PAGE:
Polls opened Sunday in Egypt for the second round of parliamentary elections despite a boycott by two major opposition parties, both of which have accused the ruling National Democratic Party (NDP) of cheating in the first round of voting. The NDP is expected to sweep the elections.
The two major Egyptian opposition parties, the Muslim Brotherhood and Wafd, withdrew after official results from the first round of parliamentary elections showed the NDP winning 95% of the seats determined. 221 seats were won in the first round, while 283 parliamentarians will be decided in a second vote after no candidate passed the 50% mark in the first vote.
The Muslim Brotherhood, which held 20% of the seats in the outgoing parliament, did not win a single seat in the first round of voting.
NDP leaders insist that the first round of voting was fair, and say the Muslim Brotherhood's losses reflect a decline in popularity.
The Egyptian Gazette reported that poll monitors were barred from entering voting stations in at least six cities. In addition, Egyptian police carried out an arrest campaign targeting the Muslim Brotherhood prior to elections, arresting hundreds of candidates and political activists.
An Election Commission spokesman admitted that there had been reports of “irregularities” in many polling stations, the alleged issues had not affected the outcome of the vote.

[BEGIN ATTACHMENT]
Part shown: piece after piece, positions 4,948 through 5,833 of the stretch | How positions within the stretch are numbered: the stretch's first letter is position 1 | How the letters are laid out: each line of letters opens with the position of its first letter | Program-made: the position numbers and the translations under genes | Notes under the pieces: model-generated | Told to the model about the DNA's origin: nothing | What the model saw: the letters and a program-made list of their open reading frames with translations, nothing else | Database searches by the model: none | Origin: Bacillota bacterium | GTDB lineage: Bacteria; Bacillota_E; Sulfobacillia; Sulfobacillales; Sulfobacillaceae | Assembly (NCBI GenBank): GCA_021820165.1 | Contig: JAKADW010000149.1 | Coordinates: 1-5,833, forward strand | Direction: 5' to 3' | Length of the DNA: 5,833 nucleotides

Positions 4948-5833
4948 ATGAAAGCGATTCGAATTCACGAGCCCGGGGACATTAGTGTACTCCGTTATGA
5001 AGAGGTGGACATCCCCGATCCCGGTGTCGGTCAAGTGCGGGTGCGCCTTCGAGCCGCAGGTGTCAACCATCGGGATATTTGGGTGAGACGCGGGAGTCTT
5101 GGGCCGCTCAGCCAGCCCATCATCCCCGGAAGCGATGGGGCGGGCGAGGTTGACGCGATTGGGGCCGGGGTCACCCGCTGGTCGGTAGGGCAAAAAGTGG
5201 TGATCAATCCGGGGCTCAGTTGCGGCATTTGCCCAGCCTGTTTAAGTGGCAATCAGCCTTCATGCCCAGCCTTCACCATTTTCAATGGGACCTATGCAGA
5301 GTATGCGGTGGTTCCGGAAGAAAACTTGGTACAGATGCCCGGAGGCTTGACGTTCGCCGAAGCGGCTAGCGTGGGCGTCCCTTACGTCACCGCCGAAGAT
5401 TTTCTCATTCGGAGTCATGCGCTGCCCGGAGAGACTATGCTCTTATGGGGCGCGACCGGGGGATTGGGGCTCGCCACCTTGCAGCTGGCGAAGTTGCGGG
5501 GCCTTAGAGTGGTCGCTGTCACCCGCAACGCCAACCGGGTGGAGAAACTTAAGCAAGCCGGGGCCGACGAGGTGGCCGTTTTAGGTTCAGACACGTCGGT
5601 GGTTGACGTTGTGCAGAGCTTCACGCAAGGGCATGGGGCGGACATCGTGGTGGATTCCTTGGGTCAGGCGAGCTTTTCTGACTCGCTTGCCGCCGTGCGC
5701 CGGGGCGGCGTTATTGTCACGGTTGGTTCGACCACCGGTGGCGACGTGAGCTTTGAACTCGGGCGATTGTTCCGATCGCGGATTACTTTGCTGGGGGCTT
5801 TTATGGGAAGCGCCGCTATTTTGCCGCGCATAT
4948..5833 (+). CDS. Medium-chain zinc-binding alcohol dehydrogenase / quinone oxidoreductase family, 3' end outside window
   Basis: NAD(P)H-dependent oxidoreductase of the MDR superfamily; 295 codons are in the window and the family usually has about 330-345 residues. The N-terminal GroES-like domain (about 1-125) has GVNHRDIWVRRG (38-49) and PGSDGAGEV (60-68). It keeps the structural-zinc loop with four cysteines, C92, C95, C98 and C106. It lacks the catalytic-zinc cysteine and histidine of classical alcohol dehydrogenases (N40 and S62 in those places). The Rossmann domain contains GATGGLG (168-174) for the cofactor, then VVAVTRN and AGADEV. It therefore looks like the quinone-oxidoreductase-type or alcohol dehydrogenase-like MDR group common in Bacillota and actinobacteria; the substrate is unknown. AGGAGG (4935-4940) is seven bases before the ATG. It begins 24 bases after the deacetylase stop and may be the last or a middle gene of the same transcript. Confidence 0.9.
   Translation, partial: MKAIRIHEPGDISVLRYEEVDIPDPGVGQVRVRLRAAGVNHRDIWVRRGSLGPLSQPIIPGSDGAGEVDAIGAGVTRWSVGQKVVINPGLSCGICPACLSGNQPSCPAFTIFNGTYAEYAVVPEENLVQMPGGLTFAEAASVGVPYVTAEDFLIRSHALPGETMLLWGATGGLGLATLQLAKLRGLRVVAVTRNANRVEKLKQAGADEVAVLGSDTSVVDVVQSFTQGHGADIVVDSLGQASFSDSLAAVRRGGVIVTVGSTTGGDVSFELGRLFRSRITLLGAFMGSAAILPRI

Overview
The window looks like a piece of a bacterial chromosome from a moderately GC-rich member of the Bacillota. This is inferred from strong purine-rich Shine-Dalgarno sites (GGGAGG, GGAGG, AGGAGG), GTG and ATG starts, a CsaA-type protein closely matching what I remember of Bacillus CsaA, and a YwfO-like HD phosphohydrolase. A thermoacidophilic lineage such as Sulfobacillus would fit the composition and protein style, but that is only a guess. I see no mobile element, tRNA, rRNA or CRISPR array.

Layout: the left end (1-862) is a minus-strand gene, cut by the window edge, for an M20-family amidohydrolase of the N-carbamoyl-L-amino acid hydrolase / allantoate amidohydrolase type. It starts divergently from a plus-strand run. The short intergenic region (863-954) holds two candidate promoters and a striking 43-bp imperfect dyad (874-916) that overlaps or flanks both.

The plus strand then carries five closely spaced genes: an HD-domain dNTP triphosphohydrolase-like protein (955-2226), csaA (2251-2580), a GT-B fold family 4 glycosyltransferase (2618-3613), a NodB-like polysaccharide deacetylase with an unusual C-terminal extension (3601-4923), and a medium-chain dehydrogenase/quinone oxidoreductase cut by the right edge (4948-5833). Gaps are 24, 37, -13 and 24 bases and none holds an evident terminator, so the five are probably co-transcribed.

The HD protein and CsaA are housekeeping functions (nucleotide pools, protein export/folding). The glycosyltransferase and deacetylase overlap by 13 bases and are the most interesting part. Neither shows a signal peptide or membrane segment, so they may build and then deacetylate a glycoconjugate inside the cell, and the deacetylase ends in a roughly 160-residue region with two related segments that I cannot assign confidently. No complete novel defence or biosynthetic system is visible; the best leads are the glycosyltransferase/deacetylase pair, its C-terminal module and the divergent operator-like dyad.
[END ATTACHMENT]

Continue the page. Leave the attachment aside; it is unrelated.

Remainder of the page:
Coptic Christians, who have faced growing hostility from sectors of the Muslim majority, told reporters that they were not excited by poll results despite the expectation for Islamist losses. While the openly Islamist party faces a serious decline in representation, the NDP has become increasingly Islamist in an attempt to woo voters, they said.
“The government has succeeded in Islamising society... They are using religion to get the support of ordinary people,” strategic studies expert Emad Gad told AFP. Discrimination is “systematic and comprehensive,” he added.
Coptic activist Nagib Gibrail gave examples, saying that Copts face restrictions on the construction of churches, that the school system teaches pupils about Muslim culture exclusively, that those who incite against Christians are not punished, and that Muslims are prohibited to convert to Christianity.
The United States Commission on International Religious Freedom expressed concern for Egypt's Coptic Christian minority several days ago, and criticized incitement by Muslim clerics and state media “espousing sectarian hatred and violence.” The commission noted that recent Muslim-Christian tensions were timed to coincide with the parliamentary elections.
Less than 2% of the candidates in this election were Christian, and 1% or less of incoming parliamentarians will be Christian. In contrast, Coptic Christians comprise as much as 10% of the country's population.